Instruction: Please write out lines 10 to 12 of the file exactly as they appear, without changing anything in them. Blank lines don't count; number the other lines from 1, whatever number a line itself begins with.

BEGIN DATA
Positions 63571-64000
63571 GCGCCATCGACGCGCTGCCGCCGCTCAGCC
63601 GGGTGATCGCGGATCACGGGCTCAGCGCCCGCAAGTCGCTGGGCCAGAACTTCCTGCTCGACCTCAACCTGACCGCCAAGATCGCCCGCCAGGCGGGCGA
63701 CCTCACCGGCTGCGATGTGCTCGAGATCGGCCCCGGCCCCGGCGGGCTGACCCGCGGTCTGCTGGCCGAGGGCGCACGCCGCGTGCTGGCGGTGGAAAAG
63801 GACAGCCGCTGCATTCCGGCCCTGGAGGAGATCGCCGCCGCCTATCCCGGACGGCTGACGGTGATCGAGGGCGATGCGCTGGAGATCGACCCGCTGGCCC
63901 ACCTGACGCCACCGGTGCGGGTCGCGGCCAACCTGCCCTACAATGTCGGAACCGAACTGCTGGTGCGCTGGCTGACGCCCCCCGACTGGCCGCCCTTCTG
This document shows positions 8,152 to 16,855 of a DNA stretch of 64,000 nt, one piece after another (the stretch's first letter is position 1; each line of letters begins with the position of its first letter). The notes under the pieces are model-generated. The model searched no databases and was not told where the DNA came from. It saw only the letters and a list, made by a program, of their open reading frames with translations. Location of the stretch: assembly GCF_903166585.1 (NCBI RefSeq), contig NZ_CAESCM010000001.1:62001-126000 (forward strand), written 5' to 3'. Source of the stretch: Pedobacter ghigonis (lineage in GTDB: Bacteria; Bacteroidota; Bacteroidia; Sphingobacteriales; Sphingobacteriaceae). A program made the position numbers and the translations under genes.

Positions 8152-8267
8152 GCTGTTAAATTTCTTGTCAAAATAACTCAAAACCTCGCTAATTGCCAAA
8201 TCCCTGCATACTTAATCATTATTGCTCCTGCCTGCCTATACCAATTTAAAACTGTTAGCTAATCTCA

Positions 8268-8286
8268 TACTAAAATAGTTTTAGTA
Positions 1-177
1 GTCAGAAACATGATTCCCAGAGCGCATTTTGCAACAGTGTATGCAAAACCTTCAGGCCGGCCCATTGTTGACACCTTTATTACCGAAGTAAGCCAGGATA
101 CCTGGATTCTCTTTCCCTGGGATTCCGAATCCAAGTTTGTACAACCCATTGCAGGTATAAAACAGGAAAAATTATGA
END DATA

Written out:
8201 TCCCTGCATACTTAATCATTATTGCTCCTGCCTGCCTATACCAATTTAAAACTGTTAGCTAATCTCA

Positions 8268-8286
8268 TACTAAAATAGTTTTAGTA